Centennial was a great book due to the complex, detailed and overlapping stories it contained that covered the entire range of the West's development. This was focused on one specific town, Centennial, which is in Colorado, and thus it was also interesting to see it in relation to our visit to Colorado
Sep 23, 2008 Angela rated it really liked it
The middle of this book is very good. The first 150 pages are very hard to wade through, and the last 50 pages or so are also very hard to wade through. But I enjoyed the middle.
Ian Durham
Jul 27, 2014 Ian Durham rated it it was amazing  ·  review of another edition
There are people who don't like fiction. While some of them are good friends of mine, I'll be honest and say it scares me a bit. The purpose of fiction is, of course, to tell a story. But _good_ fiction sows the seeds of empathy. It puts the reader into someone else's shoes in way that non-fiction simply can't. Non-fiction can invoke sympathy, but by enveloping the reader in a world, good fiction comes as close as one can (I'd even say closer than film) to delivering an experience. People who do ...more
Oct 13, 2014 Ram rated it liked it
A very well researched book. As in most of Michener’s books, It spans on many years and human lives and touches many aspects of the subject. In this case the subject is Colorado. As I lived in Colorado for 3 years, it has a special meaning to me.

Through the lives of many characters over many years and generations, I found myself in a deep and extensive tour of the people, land and creatures that lived in Colorado and made it the lovely state it is today (or to be more precise the state it was in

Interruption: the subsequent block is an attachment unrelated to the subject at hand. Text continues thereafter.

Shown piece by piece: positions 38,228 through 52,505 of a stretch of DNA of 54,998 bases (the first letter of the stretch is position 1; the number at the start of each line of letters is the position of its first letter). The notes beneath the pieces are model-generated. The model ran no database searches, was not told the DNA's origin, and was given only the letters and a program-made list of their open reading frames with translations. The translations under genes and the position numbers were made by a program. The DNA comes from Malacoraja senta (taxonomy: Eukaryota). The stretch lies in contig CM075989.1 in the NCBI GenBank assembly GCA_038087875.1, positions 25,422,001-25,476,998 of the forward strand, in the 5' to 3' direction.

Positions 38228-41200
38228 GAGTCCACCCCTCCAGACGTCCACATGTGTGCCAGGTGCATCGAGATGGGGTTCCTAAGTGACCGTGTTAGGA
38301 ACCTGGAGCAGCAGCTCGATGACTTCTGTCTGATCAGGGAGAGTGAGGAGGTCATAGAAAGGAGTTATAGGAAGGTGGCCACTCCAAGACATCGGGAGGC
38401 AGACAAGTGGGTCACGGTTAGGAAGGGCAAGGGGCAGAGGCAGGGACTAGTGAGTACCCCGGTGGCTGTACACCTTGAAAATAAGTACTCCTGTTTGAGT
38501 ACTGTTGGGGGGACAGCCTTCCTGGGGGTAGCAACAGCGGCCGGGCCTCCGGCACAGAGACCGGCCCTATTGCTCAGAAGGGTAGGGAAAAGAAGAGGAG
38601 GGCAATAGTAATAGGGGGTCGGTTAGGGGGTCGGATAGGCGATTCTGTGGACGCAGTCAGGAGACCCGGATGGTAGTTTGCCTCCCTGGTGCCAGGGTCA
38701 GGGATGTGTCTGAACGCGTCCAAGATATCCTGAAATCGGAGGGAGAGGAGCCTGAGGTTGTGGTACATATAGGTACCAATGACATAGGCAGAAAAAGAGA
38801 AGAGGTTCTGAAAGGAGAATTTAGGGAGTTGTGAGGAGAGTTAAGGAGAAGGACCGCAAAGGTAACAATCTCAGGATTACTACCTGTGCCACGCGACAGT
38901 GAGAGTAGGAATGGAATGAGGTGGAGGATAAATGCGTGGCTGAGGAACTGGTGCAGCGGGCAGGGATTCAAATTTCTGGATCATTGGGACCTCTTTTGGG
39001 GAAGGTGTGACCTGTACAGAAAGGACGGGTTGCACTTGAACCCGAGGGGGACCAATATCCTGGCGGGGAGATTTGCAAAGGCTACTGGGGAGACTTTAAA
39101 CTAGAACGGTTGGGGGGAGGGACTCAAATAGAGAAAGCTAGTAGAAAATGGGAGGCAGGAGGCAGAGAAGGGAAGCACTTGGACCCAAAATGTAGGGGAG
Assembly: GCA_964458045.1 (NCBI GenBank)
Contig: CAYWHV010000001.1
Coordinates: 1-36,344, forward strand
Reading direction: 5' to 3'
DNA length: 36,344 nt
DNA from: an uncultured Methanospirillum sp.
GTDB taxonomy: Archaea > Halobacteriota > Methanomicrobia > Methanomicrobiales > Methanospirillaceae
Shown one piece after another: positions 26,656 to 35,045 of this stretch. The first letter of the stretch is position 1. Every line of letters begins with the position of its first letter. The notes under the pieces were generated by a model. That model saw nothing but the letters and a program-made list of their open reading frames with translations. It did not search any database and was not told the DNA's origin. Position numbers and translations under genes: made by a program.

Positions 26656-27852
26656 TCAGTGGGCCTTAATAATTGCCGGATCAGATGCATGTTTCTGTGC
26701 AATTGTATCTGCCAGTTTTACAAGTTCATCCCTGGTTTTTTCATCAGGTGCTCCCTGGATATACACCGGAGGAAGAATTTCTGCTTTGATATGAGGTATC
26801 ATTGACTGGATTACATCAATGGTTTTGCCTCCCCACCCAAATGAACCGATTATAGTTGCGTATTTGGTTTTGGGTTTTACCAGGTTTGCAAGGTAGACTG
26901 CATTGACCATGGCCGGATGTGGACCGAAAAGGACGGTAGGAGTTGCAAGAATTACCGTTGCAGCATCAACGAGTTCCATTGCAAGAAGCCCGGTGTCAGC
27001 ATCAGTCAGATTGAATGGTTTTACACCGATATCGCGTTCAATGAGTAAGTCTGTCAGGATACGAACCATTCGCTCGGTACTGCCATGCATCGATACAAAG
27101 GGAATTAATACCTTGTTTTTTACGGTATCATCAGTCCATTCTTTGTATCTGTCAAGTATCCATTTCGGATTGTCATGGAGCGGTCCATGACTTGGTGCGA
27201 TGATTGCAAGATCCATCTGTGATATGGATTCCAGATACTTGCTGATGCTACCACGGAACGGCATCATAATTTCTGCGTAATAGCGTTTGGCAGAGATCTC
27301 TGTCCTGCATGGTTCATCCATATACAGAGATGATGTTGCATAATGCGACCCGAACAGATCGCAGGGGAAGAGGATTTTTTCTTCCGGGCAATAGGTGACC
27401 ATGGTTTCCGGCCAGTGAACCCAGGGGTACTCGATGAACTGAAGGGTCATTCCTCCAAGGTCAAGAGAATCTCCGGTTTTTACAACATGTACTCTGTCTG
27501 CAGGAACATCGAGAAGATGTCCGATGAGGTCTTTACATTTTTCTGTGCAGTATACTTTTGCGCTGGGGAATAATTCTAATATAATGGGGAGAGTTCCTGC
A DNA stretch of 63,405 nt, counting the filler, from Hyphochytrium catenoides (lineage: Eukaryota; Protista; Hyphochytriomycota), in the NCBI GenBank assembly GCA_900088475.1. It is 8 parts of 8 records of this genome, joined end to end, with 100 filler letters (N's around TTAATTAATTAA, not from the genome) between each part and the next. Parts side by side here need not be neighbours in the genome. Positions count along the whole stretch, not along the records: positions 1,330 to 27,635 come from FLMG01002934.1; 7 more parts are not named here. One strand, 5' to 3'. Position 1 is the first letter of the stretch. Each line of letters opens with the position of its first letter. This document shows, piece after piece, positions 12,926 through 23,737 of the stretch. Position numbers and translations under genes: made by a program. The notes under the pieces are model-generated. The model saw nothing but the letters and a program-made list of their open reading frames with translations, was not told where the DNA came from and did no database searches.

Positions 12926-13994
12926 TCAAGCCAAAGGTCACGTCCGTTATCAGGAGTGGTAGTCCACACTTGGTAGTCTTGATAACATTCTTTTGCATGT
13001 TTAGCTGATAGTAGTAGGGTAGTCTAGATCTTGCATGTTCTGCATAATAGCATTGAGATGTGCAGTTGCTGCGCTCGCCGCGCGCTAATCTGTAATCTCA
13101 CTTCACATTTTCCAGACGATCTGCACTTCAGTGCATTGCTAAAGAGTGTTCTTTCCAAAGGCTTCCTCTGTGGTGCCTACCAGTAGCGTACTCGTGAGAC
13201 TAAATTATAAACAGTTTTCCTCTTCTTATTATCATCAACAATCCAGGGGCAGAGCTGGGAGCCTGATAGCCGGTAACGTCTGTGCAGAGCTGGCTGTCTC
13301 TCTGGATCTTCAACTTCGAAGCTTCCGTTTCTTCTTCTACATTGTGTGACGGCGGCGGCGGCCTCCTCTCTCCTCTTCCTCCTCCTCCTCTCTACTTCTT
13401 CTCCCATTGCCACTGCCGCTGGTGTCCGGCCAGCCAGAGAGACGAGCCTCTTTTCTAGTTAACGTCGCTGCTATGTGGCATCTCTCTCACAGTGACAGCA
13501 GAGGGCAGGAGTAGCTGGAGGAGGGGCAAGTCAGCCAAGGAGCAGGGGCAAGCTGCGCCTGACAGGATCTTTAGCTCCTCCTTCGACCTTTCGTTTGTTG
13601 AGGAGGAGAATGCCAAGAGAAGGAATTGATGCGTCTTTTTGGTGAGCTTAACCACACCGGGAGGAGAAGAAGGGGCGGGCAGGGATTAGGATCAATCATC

Feb 19, 2013 Greg rated it really liked it  ·  review of another edition
Shelves: classics, historical
Wow...What a marathon of a book. For years a friend has been suggesting I read Centennial, and now I see why. Michener has created lush stories with engaging characters. With each chapter, I became friends with a new set of characters and when they would show up in later chapters, it felt good to see them again. It is apparent that the book is well researched, although only rarely does Michener go overboard with showing you how much he knows. This is one of those books I did not want to put down ...more
Holly Lindquist
This review has been hidden because it contains spoilers. To view it, click here.
Christine Ward
Aug 15, 2011 Christine Ward rated it it was ok
After re-reading it, I'll stick with my original rating of 2 stars. It's not a bad read, but it's definitely not Michener's best work. As with all Michener stories, this is a multi-generational tale, only this one is set in the town of Centennial, Colorado. The tale begins with the geology of the area, then takes the reader through the history of the area and its inhabitants (animal and human alike) from prehistoric beginnings to the 1970s.

I'm used to Michener's style of starting with the geolo
Dec 09, 2011 Jessica rated it really liked it
An epic novel about the settlement of Colorado and the westward pioneer movement. It was a lot of work to get through, but I did. The book goes into some detail about the tragedy of the American frontier killing the buffalo off so as to kill the Native Americans by depriving them of their food source. It shows the pioneering spirit and drive that a lot of people had to find a prosperous life in Colorado. Being from Utah, I was very well aware of the westward movement in terms of Mormon history, ...more